Occupational Therapy is an art and science of enabling and incorporating skills in a child to help them participate in everyday living through occupation. “Occupation” here means and includes things that children need to, want to and are expected to do.
An Occupational Therapist (OT) will help children with their
Attention span and arousal level
Sensory and processing skills
Fine and gross motor skills
Activities of daily living (ADLs), also known as self-help skills, such as brushing teeth, dressing and toilet training; visual-perceptual skills; handwriting etc.
Children with sensory processing issues cannot analyse all the information received by them through their five senses like touch, hearing, taste, smell and sight and two internal senses like body awareness (proprioception) and movement ( vestibular). Proprioception allows for motor control and posture, while vestibular system tells the brain where the body is in space that is about balance and coordination.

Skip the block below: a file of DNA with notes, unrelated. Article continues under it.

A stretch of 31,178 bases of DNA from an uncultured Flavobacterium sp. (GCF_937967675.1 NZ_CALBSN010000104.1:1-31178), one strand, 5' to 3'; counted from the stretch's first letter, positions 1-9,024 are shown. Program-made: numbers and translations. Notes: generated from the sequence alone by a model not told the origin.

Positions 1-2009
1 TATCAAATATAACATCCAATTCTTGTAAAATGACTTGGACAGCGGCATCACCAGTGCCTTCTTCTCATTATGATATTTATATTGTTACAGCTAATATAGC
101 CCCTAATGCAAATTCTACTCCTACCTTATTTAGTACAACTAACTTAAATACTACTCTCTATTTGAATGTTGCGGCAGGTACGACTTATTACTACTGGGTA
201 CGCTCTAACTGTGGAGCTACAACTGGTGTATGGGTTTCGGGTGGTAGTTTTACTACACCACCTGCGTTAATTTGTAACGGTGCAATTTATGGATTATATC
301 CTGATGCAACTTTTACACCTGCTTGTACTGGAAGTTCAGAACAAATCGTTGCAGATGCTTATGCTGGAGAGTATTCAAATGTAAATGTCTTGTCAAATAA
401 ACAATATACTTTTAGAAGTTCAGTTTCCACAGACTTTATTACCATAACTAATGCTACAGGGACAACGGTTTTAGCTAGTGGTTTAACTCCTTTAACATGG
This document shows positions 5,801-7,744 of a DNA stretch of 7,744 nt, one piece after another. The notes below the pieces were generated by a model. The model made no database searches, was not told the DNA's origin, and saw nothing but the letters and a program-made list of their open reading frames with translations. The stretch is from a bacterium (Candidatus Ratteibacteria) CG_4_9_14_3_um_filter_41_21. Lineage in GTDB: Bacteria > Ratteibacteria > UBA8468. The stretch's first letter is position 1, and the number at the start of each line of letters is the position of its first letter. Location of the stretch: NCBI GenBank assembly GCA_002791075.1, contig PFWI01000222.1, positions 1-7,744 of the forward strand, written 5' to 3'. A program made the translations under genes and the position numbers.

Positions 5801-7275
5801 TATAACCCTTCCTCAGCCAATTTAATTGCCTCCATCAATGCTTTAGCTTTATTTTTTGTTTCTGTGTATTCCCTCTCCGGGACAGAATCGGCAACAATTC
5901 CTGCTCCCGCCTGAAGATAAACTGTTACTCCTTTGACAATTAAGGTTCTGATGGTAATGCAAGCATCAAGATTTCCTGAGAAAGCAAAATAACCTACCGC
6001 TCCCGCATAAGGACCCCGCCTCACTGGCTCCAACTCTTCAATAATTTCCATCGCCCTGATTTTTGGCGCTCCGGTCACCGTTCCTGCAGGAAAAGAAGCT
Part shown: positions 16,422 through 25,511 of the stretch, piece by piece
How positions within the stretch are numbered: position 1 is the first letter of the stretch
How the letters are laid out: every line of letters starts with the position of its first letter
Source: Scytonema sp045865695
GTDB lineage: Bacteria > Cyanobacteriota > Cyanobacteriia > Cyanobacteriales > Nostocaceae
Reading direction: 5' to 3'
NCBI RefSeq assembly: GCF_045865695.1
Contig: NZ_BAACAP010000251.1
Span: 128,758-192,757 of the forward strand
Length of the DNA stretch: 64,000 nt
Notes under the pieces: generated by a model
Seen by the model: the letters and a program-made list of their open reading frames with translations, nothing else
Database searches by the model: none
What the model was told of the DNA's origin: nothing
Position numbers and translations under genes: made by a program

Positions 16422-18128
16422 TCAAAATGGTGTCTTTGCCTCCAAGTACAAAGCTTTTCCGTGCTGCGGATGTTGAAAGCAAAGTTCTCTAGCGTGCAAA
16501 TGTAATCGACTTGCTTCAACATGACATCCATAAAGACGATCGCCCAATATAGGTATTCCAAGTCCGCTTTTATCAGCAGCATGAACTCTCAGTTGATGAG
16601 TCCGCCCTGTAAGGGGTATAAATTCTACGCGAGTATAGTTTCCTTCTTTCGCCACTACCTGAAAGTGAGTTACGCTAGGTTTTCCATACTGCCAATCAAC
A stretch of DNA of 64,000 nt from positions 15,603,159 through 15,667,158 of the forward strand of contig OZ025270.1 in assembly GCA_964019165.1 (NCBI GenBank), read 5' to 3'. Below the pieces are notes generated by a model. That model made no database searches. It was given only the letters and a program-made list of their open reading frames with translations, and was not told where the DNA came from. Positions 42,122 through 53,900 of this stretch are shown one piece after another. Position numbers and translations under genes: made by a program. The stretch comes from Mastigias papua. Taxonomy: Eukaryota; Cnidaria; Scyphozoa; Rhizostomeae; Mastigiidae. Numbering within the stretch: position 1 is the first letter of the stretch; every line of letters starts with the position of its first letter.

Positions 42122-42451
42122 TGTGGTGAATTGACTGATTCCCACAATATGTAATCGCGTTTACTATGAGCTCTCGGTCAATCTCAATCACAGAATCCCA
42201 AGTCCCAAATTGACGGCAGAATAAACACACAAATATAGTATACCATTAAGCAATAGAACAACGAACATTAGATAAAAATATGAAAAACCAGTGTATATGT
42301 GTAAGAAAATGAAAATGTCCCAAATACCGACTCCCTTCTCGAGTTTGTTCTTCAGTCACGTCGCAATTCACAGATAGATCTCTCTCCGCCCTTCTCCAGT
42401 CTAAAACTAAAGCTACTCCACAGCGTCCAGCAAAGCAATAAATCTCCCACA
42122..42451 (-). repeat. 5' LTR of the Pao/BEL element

Children with sensory processing issues may be hypo or hyper sensitive to various sensory inputs. An extremely hypersensitive child tends to be withdrawn because they are easily distracted by auditory and visual stimuli making it difficult for them to pay attention and participate in class; whereas those who are under-sensitive crave for input. They will keep moving, touching everything, and even tripping or crashing into other kids. It’s easy to see why this type of behavior leads to a diagnosis of Attention Deficit/Hyperactivity Disorder (ADHD), which the child may or may not have.
An Occupational Therapy (OT) will apply a sensory checklist on children to determine sensory processing difficulties and will accordingly form a plan (sensory Diet) for these children. Sensory Diet is a planned, personalized schedule of sensory activities for a child which helps them to better handle their activities of daily living. It will help the child function well at school, and at home, so that they can learn, socialize, eat meals with family and friends without stress and struggle. By providing a sensory diet, one can over a period retrain the brain to process sensory information from sensory receptors in a more typical way, which will promote self-regulation of activity, focus, and mood.